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Reforming public appointments 1.22 MB

Drawing on around 30 conversations and a private roundtable with people working in the system, the paper finds that the level of interest in appointments from 'No.10' has been much higher since Boris Johnson became prime minister, that appointments processes often start too late and take too long, and that as a result, public bodies struggle to fill key positions in a timely way.

This report proposes reforms that would both address the controversies that hit the headlines and improve the day-to-day processes for recruiting high quality leaders for the UK's national institutions.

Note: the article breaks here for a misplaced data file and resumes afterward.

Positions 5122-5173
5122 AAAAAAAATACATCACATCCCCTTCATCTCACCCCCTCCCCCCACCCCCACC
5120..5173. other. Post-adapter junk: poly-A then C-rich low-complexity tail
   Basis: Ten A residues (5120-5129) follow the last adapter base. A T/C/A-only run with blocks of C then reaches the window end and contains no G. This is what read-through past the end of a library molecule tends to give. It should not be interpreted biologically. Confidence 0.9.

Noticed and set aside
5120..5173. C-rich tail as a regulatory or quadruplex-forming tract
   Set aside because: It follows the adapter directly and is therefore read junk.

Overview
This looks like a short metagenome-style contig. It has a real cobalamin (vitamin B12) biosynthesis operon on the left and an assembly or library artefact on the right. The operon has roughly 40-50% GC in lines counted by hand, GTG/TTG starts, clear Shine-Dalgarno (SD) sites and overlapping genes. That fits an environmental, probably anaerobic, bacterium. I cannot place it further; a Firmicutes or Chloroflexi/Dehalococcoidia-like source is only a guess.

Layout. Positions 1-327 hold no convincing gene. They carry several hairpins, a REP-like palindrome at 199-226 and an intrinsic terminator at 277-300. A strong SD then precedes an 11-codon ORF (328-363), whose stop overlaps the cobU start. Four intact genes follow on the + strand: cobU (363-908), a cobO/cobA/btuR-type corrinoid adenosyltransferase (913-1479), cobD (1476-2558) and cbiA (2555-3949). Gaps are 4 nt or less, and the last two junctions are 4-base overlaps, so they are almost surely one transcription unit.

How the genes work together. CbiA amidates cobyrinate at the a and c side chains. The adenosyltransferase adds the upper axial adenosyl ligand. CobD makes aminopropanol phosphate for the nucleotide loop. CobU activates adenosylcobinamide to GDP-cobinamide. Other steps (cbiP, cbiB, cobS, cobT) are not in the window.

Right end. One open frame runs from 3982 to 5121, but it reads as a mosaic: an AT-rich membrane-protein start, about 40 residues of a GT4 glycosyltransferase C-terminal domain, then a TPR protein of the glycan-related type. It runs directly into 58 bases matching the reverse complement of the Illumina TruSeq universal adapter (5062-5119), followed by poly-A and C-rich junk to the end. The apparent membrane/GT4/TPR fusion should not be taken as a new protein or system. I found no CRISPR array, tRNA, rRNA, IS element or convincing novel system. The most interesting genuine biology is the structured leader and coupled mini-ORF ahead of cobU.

Key recommendations:

  • regulate all ministerial appointments and publicly explain any exceptions, such as short term unpaid roles
  • limit ministerial decision-making to the start and end of an appointment process
  • subject appointments to roles that scrutinise the actions of politicians to a veto from the relevant House of Commons select committee
  • remove ministers’ ability to appoint a candidate judged unappointable by an assessment panel
  • collect and publish data on the causes of delays to enable those responsible to be held to account.
  • appoint a chief talent officer, within the Cabinet Office, to ensure the best candidates are identified.
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